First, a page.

Audi TT 2.0 TFSI, Front view, Slalom 32 Photos Zoom

Audi TT 2.0 TFSI put to the test: Here's how the new TT does on the race track

Even in its third generation, the Audi TT stands by its styling. But as faithful as it may have attempted to remain, he progress in terms of drive dynamics is sensational – even in the base model with a 227 HP turbo engine and front-wheel drive.

What an introduction it was back in 1998, when Audi pulled the TT out of its hat. It stood there like a pin-up within a rather conservative family of models, was bold, different and – due to its delicate aerodynamics – even more eye-catching than intended. But that is ancient history – with all of the advantages and disadvantages that it brings with it.

The Audi TT - a design icon

One the one hand you can now – thanks to the tear-off edge and ESP – also release the accelerator pedal in fast motorway corners without the back of the car instantly spinning out into the partitions. On the other hand, ever since the second generation it has lost some of the wow factor. Why is this? Have Audi run out of ideas? Or have they lost their courage? Neither! For in contrast to all of the regular A-models, for which the excuses for the sustained monotony are slowly running out, the Audi TT views itself as a style icon, of which the core design details should only ever be tweaked with care. To put it clearly: the styling is a protected cultural monument, in principle similar to the 911, which Porsche simply cannot redesign – at least not without tearing down the factories afterwards.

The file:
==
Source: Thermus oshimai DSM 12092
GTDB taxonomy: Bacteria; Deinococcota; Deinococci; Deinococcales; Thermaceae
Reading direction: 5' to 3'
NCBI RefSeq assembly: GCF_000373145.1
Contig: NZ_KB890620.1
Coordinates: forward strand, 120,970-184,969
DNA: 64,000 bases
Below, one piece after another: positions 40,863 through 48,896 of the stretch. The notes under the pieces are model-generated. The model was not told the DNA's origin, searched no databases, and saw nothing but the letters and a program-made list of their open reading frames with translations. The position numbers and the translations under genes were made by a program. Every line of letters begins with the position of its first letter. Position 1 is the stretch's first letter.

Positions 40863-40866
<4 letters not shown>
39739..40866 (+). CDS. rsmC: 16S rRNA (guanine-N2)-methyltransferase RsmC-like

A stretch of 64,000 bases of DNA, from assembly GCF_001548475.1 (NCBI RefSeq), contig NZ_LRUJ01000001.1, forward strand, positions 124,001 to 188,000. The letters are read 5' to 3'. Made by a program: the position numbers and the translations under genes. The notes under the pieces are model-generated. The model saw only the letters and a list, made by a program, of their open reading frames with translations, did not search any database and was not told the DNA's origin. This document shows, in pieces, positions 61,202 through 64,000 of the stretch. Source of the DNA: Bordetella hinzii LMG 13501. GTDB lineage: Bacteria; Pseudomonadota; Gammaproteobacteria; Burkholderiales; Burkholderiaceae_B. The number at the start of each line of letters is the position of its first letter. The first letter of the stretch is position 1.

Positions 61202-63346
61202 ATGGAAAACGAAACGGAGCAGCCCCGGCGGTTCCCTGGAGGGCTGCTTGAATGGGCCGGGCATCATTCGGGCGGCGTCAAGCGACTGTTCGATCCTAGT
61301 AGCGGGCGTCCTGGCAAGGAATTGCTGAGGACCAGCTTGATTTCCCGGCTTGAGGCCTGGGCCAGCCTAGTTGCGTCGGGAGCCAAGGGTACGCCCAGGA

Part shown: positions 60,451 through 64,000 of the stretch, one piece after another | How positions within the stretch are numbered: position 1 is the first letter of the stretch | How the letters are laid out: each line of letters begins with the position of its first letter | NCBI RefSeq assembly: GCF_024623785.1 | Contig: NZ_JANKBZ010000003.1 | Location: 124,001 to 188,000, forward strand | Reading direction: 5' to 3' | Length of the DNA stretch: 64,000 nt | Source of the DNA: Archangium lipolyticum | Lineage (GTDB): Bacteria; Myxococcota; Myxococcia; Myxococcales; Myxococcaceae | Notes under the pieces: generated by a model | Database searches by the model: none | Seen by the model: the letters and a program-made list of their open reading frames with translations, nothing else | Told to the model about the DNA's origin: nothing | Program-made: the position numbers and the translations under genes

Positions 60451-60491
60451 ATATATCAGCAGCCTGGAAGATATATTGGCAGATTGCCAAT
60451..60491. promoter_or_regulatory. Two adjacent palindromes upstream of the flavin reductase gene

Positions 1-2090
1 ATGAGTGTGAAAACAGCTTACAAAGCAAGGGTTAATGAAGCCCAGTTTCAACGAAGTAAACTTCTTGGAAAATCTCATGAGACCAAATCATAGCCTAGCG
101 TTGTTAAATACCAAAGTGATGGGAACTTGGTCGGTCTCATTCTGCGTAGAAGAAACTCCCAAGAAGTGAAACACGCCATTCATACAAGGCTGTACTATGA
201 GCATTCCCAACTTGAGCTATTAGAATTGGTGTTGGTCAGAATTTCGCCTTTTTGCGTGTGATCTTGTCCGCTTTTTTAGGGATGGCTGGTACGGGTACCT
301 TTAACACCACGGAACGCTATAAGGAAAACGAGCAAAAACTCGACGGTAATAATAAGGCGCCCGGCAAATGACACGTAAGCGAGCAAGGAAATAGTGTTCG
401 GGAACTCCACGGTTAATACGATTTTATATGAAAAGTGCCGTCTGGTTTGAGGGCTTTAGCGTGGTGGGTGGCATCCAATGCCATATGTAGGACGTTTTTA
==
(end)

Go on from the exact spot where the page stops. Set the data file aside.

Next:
Thus, once again, on this occasion the Audi TT was instead run through the gentle cycle in the time machine. The rings – as will in future be the case in all Audi sports cars– are once again located above the new hexagonal grille, the wheelbase has been enlarged by 37 millimetres, and the LED headlights have been made more dramatic.

Otherwise the new TT – especially from the rear diagonal view – could easily be its own predecessor. However, the revolution – once again – rages on beneath the space frame bodywork made from aluminium and high-strength steel. Key points: greater rigidity, more power for each of the three engine versions and – so that the craving for sensation does not go entirely unfulfilled – a completely refurbished interior with high-spirited dreams of the future.

Carefully though out digitalisation in the new Audi TT

The digitalisation of instruments is indeed met with divided opinions at present. With the radical approach that Audi adopts in the new TT, however, it finally makes sense. For instead of simply digitalising the dials and their chrome surrounds like some other notably competitors, the Audi TT packs the entire ifotainment system into the instrument panel.

Sat nav, audio, drive dynamics systems, Connect-Content – everything is placed in the tree structure, directly in the driver's field of view and can be controlled either via the steering wheel spokes, by voice command, via movements on the touch screen or – the old-fashioned way – using the wheel in the middle of the central console. It sounds complicated, granted, but with a little bit of MMI experience, it works a treat. However: the actual innovation lies in the control of the automatic climate control in the Audi TT.

Its functions are now distributed between small, rotary and push displays amongst the five air outlets and as such are, in a way, controlled right where they take effect. This makes a conventional operating panel obsolete in the Audi TT, which, together with the disappearance of the screen, results in a wonderfully flat dash.

The new Audi TT is not any lighter